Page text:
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Our Readers' Best Halloween Costumes

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At the beginning of the month, we asked for photos of your best Halloween costumes — the geeky ones, the nerdy ones, the ones of which you're particularly proud. After sifting through all the e-mails, we're proud to present our readers' best Halloween costumes. Enjoy!

(40 photos is a lot for one post, so we've paginated it as a courtesy to those of you with slower internet connections.)

Sheila S. (second from left) and friends, who know that a "group costume is infinitely more fun," spent one Halloween as Odlaw, Wizard Whitebeard, Wenda, Woof, and—of course—Waldo (Wally). "Costumes were complete with accessories (scroll, binoculars, cane, etc.), and Woof even had a personalized dog tag reading 'If found please return to Waldo'."




Amanda M. and her boyfriend dressed up as Jamie and Adam from MythBusters.


Reader Jessica V., at left, knows how to turn lemons into lemonade: "I'm going through chemo right now which means I don't have any hair, so I figured what better time to rock a Borg costume?" We couldn't agree more, Jessica. At right is reader Jen B., who made her great Stargate Jaffa Serpent Guard costume from cardboard.



At left, reader Meg B. as Edward Scissorhands. At right, reader Jason B. as his interpretation of Lady GaGa based on her song "Poker Face."



Two instantly recognizable TV characters: reader Anneke M. as Carmen Sandiego and reader Robert H. as Mr. Rogers. Anneke discovered that her classmates at BYU are quite the geography fans: "I had people screaming they'd "found" me everywhere I went."

Both Kerri (left) and Molly U. (right) invested some serious time into their home-made costumes.


For her Luna Lovegood costume, Kerri made the necklace, earrings, scarf, wand, glasses, and robe.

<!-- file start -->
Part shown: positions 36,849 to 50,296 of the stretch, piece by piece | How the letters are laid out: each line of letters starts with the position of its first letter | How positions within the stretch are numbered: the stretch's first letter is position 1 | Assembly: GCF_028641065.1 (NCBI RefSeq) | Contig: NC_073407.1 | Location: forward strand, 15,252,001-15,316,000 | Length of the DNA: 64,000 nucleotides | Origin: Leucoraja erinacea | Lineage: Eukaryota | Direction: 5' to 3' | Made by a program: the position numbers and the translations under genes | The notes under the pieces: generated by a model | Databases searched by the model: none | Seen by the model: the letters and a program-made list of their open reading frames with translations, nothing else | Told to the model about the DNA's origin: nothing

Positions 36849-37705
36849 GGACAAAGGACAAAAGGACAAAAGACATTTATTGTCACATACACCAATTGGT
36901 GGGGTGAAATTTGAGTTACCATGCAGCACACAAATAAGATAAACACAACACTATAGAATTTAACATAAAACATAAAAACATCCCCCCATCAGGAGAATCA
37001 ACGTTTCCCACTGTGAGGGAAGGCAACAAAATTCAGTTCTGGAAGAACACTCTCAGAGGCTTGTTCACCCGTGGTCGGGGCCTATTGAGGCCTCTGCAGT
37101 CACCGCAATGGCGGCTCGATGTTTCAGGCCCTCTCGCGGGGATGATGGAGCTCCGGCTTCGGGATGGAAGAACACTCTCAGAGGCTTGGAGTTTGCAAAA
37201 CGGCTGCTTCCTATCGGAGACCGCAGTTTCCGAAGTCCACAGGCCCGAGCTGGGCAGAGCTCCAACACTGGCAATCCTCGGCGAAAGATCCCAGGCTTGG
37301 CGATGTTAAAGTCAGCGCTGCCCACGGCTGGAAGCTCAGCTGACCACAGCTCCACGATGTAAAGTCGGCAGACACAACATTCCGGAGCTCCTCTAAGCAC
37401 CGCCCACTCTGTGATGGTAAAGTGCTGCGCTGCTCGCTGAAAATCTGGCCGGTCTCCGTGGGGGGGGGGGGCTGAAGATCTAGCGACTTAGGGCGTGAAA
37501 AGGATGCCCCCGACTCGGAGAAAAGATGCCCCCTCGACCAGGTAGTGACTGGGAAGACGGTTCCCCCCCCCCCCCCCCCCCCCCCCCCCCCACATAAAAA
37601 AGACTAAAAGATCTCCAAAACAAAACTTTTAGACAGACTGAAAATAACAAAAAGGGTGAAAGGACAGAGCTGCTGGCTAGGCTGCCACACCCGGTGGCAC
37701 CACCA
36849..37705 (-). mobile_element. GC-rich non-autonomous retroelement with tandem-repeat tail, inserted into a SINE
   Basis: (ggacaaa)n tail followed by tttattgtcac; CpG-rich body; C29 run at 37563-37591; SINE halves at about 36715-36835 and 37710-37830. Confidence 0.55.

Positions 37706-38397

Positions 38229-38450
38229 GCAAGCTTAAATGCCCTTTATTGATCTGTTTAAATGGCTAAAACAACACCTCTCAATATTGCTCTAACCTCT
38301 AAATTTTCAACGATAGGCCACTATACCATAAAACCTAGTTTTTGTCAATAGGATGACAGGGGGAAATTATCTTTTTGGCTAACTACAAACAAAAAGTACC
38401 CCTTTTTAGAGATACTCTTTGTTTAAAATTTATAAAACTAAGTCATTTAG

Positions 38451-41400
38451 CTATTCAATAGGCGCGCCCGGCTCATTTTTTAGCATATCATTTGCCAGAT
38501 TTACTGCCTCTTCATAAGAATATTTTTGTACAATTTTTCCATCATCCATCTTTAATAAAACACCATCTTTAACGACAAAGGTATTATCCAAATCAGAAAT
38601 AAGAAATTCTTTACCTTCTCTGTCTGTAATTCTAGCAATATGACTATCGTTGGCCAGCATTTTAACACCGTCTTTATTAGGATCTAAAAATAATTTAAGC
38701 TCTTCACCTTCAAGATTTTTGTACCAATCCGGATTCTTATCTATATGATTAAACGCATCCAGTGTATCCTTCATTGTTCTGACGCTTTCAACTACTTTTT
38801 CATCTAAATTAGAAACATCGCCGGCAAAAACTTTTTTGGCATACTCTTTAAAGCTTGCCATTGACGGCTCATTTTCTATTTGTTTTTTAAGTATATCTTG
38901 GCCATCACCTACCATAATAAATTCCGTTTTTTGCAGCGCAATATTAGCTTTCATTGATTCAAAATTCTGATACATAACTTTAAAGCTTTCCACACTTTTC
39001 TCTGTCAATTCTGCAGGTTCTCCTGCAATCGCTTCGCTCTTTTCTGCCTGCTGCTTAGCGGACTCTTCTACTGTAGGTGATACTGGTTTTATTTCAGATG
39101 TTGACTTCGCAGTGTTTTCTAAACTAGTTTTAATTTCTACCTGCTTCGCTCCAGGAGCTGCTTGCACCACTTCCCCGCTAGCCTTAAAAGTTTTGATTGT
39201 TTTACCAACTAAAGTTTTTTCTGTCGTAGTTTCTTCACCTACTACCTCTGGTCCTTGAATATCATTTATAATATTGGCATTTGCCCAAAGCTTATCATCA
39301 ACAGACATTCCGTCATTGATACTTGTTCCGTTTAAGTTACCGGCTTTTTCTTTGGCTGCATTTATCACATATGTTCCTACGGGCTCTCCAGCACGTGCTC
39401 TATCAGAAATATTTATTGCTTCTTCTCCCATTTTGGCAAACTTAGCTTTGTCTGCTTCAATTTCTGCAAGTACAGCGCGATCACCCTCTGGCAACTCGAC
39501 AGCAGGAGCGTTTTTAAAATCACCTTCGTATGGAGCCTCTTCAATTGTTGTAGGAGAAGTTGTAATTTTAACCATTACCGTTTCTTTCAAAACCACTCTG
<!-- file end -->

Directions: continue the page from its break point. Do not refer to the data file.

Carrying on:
Molly made her entire Zelda costume from scratch, including the hand-painted tapestry hanging on the front.


Stephanie S. has dressed up as Agent Scully, E.T. (complete with bag of Reese's Pieces), and, breaking away from the alien-theme, Marge Simpson, although she says many people mistook her for Thing 1: "I think the hair is too bright of a blue."



The Rodgers family got creative with cardboard boxes: mom Sara dressed up as the TARDIS, kids Oliver and Landon were the Transformers Starscream and Megatron (that transformed "weakly, but still awesome when they used the right noises!"), and dad Mike was a red LEGO brick.

Landon has also dressed up as Dr. Horrible, "with FREEZE RAY!", as seen below left.

Reader Chris S. and family, above right, dressed as The Riddler, Poison Ivy, and Batgirl this year. All 3 costumes were home made.


Reader Betsy's 12-year-old daughter won't have any trouble trick-or-treating in the dark!



In 1988, "totally nerdy" reader Brian M. went trick-or-treating as Michael Dukakis, accompanied by a blow-up Ronald Reagan.



Shana C. as (a female) Alex from A Clockwork Orange.


Reader Jennifer W. dressed her 2-year-old twin boys in homemade Mario and Luigi costumes, because "Good Nerd Parents Raise Good Nerd Babies."


Robyn's stepson and his father have matching homemade Mario costumes for this year, accompanied by an 8-months-pregnant Robyn as Boo.




Our last Mario-inspired costume: Reader Augustus F. and his grandson teamed up as (big) Mario and (little) Luigi for Halloween this year.


Reader Lilly, at left, spent last Halloween as Firefox; she's repeating the costume this year but "expanding her search engine entourage." Reader Miranda O., at right, dressed as the Prince(ss) from Katamari; she brought along the booklet to explain her costume.